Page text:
August 7th vs. Boston: 3 IP, 1 H, 0 R, 0 ER, 1 BB, 3 K, 37 pitches
The 15-inning marathon game. Aceves walks Chris Woodward, then allows a single to Jacoby Ellsbury after two quick ground outs. He retires the next seven batters in order with only one ball leaving the infield. Well done.
August 10th vs. Toronto: 4 IP, 2 H, 0 R, 0 ER, 0 BB, 1 K, 42 pitches
Enters the game in the sixth with Toronto up 5-4. Sets down the side in order in his first inning of work, then gives up singles with two outs in the seventh to Aaron Hill and Adam Lind. He sets down the next seven in order. Again, well done. It’s probably worth noting that with this game, Aceves had thrown 104 pitches in three outings over the last six days.
August 16th # Seattle: 1.2 IP, 4 H, 4 R, 4 ER, 0 BB, 2 K, 48 pitches
His only other real stinker, Aceves pitches a scoreless sixth but allows a double to Jack Wilson and a single to Ichiro! in the process. The next inning starts with a Junior single and a Franklin Gutierrez double, but Jack Hannahan grounds out to second for the first out. Kenji Johjima is hit by a pitch to load the bases, but Aceves strikes out Ryan Langerhans for the second out (you probably remember this, he blew three straight fastballs right by him for three swinging strikes). Ace then hits Jack Wilson to force in a run, and is taken out in favor of Chad Gaudin. Gaudin allows all three inherited runners to score and then some before recording the final out of the inning.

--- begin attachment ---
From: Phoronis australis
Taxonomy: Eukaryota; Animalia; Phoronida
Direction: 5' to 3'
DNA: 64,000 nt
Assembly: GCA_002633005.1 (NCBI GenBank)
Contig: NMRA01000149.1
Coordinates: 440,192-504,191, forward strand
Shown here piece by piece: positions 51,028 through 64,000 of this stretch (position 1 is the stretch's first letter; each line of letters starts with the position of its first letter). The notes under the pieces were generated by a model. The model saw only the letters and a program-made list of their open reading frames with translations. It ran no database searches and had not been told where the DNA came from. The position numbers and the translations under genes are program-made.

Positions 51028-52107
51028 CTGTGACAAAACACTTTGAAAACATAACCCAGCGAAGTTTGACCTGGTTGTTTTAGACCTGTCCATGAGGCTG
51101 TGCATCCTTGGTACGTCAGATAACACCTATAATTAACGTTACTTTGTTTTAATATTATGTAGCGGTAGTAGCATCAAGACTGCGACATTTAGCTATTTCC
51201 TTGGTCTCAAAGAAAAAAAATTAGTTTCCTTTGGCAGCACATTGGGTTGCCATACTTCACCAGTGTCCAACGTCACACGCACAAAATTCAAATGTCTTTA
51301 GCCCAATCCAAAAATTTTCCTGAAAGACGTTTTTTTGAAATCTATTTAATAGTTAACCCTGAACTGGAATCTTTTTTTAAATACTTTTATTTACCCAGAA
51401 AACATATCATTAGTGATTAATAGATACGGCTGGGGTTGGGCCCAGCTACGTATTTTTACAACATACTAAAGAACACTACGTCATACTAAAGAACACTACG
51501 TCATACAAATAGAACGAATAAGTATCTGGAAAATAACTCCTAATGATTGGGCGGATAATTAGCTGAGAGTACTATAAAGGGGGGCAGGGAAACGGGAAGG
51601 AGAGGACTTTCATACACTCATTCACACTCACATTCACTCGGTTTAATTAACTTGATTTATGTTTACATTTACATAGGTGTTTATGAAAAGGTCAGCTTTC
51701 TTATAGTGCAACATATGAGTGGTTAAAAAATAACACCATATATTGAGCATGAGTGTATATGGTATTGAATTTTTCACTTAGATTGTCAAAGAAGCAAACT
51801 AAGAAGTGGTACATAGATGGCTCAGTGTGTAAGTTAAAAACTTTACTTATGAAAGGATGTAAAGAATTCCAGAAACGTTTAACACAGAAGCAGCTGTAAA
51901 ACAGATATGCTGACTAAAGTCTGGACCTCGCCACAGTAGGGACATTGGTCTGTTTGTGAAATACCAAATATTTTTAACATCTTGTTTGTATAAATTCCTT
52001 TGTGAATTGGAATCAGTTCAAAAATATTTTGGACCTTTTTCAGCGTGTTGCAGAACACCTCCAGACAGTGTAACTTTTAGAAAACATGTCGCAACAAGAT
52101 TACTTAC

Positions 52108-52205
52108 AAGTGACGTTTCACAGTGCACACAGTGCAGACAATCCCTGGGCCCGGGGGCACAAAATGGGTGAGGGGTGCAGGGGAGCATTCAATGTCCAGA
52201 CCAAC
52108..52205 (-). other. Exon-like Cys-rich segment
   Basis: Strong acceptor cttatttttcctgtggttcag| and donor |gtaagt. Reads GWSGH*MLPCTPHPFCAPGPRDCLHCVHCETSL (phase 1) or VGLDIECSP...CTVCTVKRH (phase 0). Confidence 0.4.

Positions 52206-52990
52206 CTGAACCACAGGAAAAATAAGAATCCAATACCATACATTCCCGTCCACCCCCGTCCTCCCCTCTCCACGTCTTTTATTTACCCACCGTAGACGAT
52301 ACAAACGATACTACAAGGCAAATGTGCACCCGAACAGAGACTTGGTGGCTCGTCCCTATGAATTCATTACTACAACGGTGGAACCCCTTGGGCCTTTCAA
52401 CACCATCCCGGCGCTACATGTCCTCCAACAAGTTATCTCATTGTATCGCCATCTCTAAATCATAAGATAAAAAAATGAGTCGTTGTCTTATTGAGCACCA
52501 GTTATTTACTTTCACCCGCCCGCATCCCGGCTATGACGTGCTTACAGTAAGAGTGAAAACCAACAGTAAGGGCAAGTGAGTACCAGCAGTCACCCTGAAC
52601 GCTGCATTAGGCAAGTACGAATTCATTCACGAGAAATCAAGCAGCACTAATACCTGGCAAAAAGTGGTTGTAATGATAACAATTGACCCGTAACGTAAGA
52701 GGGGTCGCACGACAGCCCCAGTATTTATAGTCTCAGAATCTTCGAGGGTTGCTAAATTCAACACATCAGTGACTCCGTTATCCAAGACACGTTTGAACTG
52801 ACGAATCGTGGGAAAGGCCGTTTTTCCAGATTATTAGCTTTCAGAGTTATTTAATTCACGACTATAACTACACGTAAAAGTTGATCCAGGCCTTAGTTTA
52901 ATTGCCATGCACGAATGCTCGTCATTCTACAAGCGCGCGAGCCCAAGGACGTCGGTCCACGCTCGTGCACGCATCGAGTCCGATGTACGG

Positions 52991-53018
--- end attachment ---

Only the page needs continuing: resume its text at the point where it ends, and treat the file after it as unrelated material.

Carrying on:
If Gaudin got the third out right away, Aceves’ line would have been a much prettier 1.2 IP, 4 H, 1 R, 1 ER, 0 BB, 2 K. Not great obviously, but not nearly the eyesore.
Then there was last night. He escaped that bases loaded, one out, jam with a 1-2-3 double play, then got Ryan Sweeney and Landon Powell to ground out for two quick outs in the sixth. Jack Cust hit that towering homer that just kept carrying and carrying out to center, but Aceves got Tommy Everidge to line out to second to end the inning. With most of the fan base clamoring for Phil Hughes in the seventh, Ace actually struck out the first two batters of the frame. Rajai Davis singled and stole second, then came home on Mark Ellis single back up the middle. Kurt Suzuki singled weakly to the left side and Phil Coke came in to escape the jam. It wasn’t a great performance, but hardly a disaster.
So by my count, there’s only three real stinkers in there. Two of them came in back-to-back outings which were sandwiched around the announcement that Aceves had a sore/fatigued shoulder, and a third that wouldn’t have been so bad had a whole bunch of inherited runners been stranded. Perhaps the problem is that Aceves was so great in the first half of the year that we’ve been spoiled and come to expect that every outing. As RLYW has noted, Aceves has been outperforming his FIP all year, so this just might be a good ol’ statistical correction.
The beautiful thing about having a seven game lead and a 99.26073% chance to make the playoffs is that the team can err on the side of caution. If Aceves’ shoulder is in fact barking, they can take it easy and rest him, perhaps even sticking him on the disabled list so they can get a warm body to replace him. It’s gotten kind of tiresome to see people speculate that so-and-so must be hurt because he’s not pitching well; guys can just struggle for no apparent reason, you know. It’s called a slump. As the number three option out of the ‘pen, Aceves is going to play a big role in October, and there’s no reason for the Yanks to screw around with such a big lead in August.